Signs of a Poor Trainer


If you are a subject matter expert in anything, many believe you are going to make a great trainer.  Although knowing something about your content is a vital part of being a great trainer, it is only half the battle.  Learning how to facilitate and create a learning environment is what helps adult learners actually learn.  Failure to understand these principles is what makes a poor trainer.

Here are my quick tips for evaluating your trainers and determine if they have the right skills.  Start off by observing the trainer from the back of the room.  Keep your mouth closed, and just take notes.  Look for these things during your observation time:

  • How long does your trainer talk before getting participants involved?  If the sound of their voice is more important than getting participants involved and engaged, then you have a presenter, not a trainer.
  • Watch the reaction and next steps taken when a participant asks a question.  Do they actually answer the question, or do they dance around it?  If it appears they don’t know the answer, do they admit it to the participant and promise to get the answer, or do they fake it?  Lastly, do they ask the person if the answer they gave was what they were looking for, like “did that answer your question?”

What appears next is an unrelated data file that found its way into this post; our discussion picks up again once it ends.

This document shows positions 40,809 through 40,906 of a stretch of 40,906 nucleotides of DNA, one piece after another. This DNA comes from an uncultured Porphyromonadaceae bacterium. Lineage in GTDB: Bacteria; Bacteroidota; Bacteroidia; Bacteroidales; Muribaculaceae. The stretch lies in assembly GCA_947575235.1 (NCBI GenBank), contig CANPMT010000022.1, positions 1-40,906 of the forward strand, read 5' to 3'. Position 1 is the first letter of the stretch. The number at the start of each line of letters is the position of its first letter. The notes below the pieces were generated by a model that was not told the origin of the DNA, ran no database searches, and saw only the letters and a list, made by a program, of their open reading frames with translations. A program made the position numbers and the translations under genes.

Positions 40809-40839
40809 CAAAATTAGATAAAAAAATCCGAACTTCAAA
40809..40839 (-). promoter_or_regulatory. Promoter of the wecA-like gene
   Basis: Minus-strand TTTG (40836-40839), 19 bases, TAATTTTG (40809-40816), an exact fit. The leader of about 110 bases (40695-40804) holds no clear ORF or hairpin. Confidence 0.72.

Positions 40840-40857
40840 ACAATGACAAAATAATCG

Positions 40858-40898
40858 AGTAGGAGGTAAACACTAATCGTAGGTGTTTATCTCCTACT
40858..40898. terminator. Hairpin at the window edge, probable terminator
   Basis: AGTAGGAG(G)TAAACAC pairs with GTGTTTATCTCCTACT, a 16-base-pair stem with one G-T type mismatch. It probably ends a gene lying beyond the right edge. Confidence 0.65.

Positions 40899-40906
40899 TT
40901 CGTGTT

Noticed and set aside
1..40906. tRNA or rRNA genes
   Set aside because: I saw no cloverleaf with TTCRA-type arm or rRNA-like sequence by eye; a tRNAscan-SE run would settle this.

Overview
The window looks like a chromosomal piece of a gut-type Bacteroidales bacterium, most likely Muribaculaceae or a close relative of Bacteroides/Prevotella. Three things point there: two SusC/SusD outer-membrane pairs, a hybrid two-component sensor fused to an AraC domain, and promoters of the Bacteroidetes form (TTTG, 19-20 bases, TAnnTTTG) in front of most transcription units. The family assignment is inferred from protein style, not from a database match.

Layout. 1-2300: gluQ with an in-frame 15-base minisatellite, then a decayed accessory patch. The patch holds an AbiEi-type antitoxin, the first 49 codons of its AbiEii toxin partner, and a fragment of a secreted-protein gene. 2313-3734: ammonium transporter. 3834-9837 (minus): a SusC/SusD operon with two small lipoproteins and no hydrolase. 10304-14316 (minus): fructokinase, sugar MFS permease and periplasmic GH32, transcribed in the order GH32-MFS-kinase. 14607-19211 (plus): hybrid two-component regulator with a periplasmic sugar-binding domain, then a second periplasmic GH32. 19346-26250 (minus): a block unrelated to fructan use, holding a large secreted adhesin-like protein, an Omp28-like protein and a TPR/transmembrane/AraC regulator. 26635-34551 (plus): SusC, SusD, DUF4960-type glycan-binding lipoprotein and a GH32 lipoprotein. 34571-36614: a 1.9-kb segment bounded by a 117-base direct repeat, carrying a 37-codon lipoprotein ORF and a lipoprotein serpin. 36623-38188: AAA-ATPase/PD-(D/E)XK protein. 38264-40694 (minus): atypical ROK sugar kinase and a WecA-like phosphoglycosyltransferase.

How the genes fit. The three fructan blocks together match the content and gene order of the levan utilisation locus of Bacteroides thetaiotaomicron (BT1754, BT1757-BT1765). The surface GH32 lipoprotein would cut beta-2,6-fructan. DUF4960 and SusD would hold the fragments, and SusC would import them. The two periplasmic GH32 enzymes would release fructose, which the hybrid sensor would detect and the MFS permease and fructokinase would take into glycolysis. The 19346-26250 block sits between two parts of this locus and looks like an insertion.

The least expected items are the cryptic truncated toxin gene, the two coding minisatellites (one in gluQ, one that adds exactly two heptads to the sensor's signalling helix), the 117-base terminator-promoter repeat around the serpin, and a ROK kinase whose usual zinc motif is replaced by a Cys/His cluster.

• After participants finish an exercise (group discussion, role plays, teach backs) does the trainer debrief the exercise, or just say great and move on?  The real learning comes from debriefing what was just experienced, and yet a poor trainer either doesn’t know how to conduct a debrief, or does not see the benefit.
  • Does the trainer know how to set up an exercise?  Before having participants begin any exercise, a good trainer will explain what is going to happen, why they are doing the exercise and asks questions before they let people begin.
  • Does the trainer know their content, or are they just a really good reader of their PowerPoint slides?

For the most part, if your trainers can pass this quick assessment, then they have been trained well.  If not, it is time to get them into training for trainers.

While everyone is capable of being a good trainer, no one is born with trainer skills.  I’ve always said that a poor trainer can blow a really well designed program, and a really good trainer can save a poorly designed program.  In the end, the better the trainer, the better the learning!

Oh, and if your training manager happens to be a poor trainer, they are in a leadership role they cannot do well at.  Fix this issue ASAP!

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